In can be difficult giving a nostalgia-driven movie a fair shake when you have no emotional connection whatsoever to what it’s reflecting on. It’s why I almost didn’t review “Space Jam: “A New Legacy”. I wasn’t a fan of the original “Space Jam” back in 1996 so understandably I hold no attachment to it today. Perhaps that lack of connection or attachment is one reason I sat with a cold blank stare through most of this stand-alone sequel. Perhaps that explains why I not only entered it with utter indifference but left caring even less. Or maybe it’s just a bad movie. That’s what I’m going with.
“Space Jam: A New Legacy” is one big airball for Warner Bros. and the film’s star LeBron James. It’s not so much a movie as it is one massive marketing exercise with WB using it to highlight their many IPs and James using it to boost his brand. Some have called it “a shameless cash grab” and I’m sure there’s some of that. But for the most part the entire production plays like one big, long, excessive advertisement that ends up being one of the most grating movie experiences I’ve had in 2021.
The film comes from director Malcolm D. Lee working from a script written by a team of SIX screenwriters. That’s often a pretty good sign of where things are heading. The story is your basic father-son reconciliation bit. Playing himself, Lebron is an overbearing dad who can’t understand why his youngest son Dom (Cedric Joe) would rather design video games than play basketball. Lebron’s wife Kamiyah (Sonequa Martin-Green in a thankless role) chides her husband, telling him that Dom needs a father, not a coach. Wise words but of little value in a movie like this.
Later, LeBron and his family are invited to the Warner Bros. lot for a pitch meeting with some empty-headed studio execs. They want to make LeBron their next big movie star (hilarious considering the god-awful performance he gives in this movie). The studio’s cutting-edge algorithm named….ahem…Al-G Rhythm (poor Don Cheadle) has developed a way to scan LeBron’s likeness and inject it into their other properties like “Justice League” and “Game of Thrones”. LeBron hates the idea and turns down the offer which infuriates the fame-craving algorithm.
Al-G Rhythm lures LeBron and Dom into the Warner Bros. server room where he somehow sucks them into a digital world that he calls the “Serververse”. In order to get out with his son, LeBron will have to assemble a team and defeat the algorithm’s Goon Squad in a no-rules basketball game. As dumb as it sounds there is a method to the algorithm’s madness. It’s just so glaringly inconsequential that you won’t care. The main thing is LeBron puts together a team of classic Looney Tunes characters including Bugs Bunny, Daffy Duck, Wile E. Coyote, Tweety, and so on.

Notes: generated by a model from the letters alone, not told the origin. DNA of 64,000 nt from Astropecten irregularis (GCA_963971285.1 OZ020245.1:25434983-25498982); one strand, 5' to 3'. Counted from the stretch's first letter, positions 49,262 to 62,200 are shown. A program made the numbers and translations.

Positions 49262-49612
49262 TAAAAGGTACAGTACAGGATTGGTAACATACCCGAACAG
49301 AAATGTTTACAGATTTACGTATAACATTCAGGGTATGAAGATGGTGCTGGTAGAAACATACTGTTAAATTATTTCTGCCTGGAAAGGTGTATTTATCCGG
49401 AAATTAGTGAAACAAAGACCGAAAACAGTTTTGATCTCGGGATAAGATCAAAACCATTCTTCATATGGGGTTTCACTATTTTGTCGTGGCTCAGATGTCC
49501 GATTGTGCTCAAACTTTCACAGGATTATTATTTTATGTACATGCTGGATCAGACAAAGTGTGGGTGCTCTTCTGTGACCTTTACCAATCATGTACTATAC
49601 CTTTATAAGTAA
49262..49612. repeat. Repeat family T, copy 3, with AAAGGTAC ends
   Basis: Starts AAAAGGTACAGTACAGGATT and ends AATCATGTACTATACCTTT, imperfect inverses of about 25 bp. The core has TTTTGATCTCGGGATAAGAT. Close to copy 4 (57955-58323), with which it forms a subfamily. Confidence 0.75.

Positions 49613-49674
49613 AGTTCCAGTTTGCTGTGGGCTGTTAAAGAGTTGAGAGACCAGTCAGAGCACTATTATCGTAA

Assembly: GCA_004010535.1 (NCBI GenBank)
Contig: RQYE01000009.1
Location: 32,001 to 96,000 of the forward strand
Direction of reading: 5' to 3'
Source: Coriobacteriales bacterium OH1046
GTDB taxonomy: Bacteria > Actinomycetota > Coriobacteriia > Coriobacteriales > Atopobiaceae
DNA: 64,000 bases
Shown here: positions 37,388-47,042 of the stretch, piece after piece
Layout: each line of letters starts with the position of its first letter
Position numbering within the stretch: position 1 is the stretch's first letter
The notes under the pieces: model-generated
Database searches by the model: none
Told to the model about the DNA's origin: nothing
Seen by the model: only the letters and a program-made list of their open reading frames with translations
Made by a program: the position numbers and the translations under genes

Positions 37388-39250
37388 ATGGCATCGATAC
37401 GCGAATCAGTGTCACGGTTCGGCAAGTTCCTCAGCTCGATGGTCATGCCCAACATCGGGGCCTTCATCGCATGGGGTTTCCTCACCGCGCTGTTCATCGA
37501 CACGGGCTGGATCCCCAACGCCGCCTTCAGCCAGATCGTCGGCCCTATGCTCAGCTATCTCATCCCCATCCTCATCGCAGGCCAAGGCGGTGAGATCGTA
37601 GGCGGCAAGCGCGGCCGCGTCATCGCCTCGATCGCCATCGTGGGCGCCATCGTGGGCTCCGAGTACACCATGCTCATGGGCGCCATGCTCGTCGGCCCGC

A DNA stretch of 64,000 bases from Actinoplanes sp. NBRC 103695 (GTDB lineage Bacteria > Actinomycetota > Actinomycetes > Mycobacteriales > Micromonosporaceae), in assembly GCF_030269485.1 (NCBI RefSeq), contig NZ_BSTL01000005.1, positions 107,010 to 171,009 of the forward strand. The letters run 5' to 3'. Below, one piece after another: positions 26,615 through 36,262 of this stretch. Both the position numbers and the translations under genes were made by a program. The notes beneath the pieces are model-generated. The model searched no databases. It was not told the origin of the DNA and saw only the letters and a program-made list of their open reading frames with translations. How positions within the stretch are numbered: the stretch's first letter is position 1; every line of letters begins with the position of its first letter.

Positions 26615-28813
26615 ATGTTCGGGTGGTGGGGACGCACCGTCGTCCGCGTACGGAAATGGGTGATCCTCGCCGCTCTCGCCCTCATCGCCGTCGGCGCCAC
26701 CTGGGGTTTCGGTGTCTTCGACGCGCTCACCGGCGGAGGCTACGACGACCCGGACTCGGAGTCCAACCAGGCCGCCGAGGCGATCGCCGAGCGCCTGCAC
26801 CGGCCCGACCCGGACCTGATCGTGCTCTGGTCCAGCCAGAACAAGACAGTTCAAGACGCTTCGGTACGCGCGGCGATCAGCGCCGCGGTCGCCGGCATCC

In truth, none of the family stuff carries much weight and none of Al-G Rhythm’s mischief really matters. It’s all there just to get us to the big basketball game which is nothing more than a deluge of chaotic slapstick and cringe-worthy gags that seems to goes on for eternity. And while there are no rules to the game, there doesn’t seem to be any rules for the filmmaking either. Lee and company apparently threw everything that came to mind at the screen resulting in a hollow 40-minute assault on the senses. And for anyone looking to torture me, making me sit through that excruciating Porky Pig rap sequence again would be unbearable.
Back to James, no one is going into “Space Jam: A New Legacy” expecting him to be a revelation. And most people would probably be content with him being forgettably average. But his performance here ranges from remarkably bland to so bad it’s distracting. And while I don’t mean to pile on him, we laughed more his stiff and unnatural line delivery in any of the film’s countless gags. Michael Jordan was never in any danger of getting an Oscar nomination for his performance in the original film. LeBron should be the instant front-runner for a Razzie.
Some may argue that this is just a kids movie and such scrutiny is unfair. But Pennywise, The Matrix, Game of Thrones, A Clockwork Orange, Casablanca, The Godfather – these are references we get that certainly aren’t aimed at children. And those are just a few of the movie’s innumerable cameos and callbacks. It ends up being hard to choose what’s most annoying, the relentless lionizing of LeBron or WB’s brazen self-promotion. Either way, it pretty clear that story, characters, good humor, and heart took a back seat to the misguided corporate priorities. Even the classic Tunes, the only real reason to watch this thing, feel like props there to fill space rather than have any fun and meaningful impact. “Space Jam: A New Legacy” is now showing in theaters and streaming on HBO Max.